A major wave has crashed over the digital industry: the idea that marketers should only use first party instead of third party data, and that there isn’t room for both. “We’ve come to find that first party data performs better than third party data, so we’ve pivoted our focus to first party data and away from third party!” is a sentiment frequently heard at conferences and spoken by C-level management at brands and agencies alike. With GDPR and CCPA added in, the inaccurate perception of third party data as inherently non-compliant has also spread widely. Add insult to injury — the baited breath over the cookie demise has driven many to think of contextual targeting as a third party substitute.
While all of these — lately hot — topics may express legitimate concerns, many are forgetting that third party data is to acquisition as first party data is to retention. If acquisition is a goal, then it is critical to utilize both first and third party data together.
First party data is key to understanding and nurturing existing customers — but if that is the only data you use, you’ll be targeting the same people over and over again, with no opportunity to expand the customer pool. If a marketer wants new customers, they need new people and segments to target. Access to high quality third party data — backed by solid analytics — is essential.
One way of how this might be done is a look-alike model; with this type of model, a seed audience from first party data that behaves in an ideal way, like having a high purchase or response rate, would be used. Algorithms would then find people in a third party database who are “look-alikes” to the seed audience that was selected, meaning they are likely to behave the same way as that ideal group.
While it may have its place, contextual targeting will not help you with look-alike modeling. It also can’t help you with cross-channel audience targeting, and it certainly can’t help with frequency capping. It is a great tool and has its purpose to target media, but it is not a substitute for privacy-compliant and ethically-sourced data that’s rooted in PII.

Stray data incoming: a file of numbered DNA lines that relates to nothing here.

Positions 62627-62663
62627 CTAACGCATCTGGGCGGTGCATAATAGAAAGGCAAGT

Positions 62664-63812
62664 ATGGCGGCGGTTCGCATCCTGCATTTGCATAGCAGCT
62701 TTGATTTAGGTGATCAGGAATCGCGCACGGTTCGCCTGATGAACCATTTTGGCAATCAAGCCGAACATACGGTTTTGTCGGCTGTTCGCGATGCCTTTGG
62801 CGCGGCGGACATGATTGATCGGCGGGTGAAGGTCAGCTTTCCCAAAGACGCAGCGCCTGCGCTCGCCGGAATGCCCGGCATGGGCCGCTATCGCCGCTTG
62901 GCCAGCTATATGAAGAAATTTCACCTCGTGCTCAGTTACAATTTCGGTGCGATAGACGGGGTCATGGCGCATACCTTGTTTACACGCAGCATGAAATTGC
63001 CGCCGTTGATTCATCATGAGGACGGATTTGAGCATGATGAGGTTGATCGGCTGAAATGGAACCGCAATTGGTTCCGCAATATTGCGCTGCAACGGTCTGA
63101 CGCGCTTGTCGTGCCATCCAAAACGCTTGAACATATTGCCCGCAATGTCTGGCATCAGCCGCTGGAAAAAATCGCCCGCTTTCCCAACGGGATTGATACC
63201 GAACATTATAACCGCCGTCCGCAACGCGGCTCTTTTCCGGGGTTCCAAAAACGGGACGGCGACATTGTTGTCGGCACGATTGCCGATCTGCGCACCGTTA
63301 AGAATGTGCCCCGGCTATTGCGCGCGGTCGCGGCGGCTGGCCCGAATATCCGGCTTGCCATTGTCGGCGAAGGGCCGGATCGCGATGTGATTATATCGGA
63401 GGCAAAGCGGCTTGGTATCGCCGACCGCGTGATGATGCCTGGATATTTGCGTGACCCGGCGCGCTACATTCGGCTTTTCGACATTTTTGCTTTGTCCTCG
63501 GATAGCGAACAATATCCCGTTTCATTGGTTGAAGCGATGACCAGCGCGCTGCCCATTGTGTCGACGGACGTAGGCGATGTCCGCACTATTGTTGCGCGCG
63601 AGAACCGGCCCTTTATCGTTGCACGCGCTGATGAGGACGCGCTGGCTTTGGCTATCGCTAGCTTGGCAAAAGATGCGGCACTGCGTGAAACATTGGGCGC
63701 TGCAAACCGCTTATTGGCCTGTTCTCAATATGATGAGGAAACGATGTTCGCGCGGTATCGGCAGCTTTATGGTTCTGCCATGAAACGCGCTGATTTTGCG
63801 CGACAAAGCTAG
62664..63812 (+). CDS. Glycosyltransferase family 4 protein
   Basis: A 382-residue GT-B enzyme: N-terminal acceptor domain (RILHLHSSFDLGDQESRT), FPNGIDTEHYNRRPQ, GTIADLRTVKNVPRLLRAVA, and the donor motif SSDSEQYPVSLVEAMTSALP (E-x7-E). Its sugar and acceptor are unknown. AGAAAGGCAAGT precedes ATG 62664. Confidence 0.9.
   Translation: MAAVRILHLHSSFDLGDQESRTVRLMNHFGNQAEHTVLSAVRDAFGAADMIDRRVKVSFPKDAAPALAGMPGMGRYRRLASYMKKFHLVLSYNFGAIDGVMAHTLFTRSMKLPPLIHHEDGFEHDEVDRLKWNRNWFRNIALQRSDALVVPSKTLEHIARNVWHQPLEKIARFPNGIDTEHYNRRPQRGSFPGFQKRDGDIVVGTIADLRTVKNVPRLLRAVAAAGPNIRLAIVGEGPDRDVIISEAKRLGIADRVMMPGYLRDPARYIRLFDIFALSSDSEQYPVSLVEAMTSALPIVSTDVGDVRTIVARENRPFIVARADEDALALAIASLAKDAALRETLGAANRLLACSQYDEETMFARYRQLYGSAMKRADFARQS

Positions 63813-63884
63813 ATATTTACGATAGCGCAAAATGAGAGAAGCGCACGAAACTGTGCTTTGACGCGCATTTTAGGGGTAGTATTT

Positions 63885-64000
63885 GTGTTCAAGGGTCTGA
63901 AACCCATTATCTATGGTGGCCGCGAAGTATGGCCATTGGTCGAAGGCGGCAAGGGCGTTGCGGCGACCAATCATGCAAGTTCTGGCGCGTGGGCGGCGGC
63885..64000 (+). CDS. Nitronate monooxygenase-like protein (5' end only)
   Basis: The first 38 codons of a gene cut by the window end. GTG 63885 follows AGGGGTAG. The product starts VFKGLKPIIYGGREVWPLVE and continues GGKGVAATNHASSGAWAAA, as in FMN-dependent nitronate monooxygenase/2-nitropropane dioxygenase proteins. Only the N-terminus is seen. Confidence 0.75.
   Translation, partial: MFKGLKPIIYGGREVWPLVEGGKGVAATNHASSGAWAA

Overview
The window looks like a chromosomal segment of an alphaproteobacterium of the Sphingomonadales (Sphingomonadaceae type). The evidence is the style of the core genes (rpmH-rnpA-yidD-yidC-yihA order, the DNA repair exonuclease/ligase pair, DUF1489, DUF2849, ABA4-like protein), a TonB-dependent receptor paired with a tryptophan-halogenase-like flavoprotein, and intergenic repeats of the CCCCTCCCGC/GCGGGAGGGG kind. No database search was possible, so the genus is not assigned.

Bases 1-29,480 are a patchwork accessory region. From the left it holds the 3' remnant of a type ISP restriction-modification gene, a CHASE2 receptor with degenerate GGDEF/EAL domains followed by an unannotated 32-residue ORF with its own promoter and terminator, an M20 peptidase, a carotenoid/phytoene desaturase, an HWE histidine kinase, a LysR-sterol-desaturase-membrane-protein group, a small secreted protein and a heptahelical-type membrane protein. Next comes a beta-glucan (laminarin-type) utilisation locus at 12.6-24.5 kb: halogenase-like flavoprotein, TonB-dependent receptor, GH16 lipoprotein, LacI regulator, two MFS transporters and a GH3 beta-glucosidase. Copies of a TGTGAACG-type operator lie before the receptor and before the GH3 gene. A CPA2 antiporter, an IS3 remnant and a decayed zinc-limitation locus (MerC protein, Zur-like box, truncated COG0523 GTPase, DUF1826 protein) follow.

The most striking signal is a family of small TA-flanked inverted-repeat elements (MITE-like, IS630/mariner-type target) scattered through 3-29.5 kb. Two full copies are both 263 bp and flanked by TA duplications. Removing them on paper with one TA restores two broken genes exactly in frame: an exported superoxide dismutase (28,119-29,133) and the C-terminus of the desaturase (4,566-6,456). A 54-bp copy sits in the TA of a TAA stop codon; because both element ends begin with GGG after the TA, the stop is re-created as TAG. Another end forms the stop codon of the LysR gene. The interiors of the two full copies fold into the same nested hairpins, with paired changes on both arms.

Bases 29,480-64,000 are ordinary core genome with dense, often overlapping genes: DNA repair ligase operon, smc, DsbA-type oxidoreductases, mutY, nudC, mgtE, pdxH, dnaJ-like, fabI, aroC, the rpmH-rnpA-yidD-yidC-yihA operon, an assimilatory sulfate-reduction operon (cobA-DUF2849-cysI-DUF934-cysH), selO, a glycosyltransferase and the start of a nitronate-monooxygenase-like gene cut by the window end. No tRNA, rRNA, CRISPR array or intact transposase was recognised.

There is still the question of third party data quality. Third party data’s somewhat tarnished reputation is primarily due to “bad actors” who have entered the space. Companies entered the data business without a real data background, offering data sets that were poorly developed and maintained, and thus performed poorly. Many of these companies sold “exhaust data,” data that was a byproduct of a primary business goal — and marketers were burned by bad data that didn’t improve their bottom line. Combine this with the confusion of CCPA, and many marketers are making inaccurate and short-sighted conclusions: that 1st party data is the only audience data that will survive.
Don’t get us wrong; first party data is gold! Alliant was built on managing, improving and leveraging first party data. Our proprietary database is made up of transactional first party data from our DataHub Members. That being said, we also understand the unique value of transforming first party data into a second party — multi-enterprise — view, and enriching it with additional predictive data from trusted third parties. That third party data is key to deepening our knowledge of first-party data.
The solution to hesitance about third party data is simple — find a select few third party data providers with different strengths you can trust. Curious about how to gauge the quality of third party data? Ask your data provider these eight questions before you buy.
Submit a Comment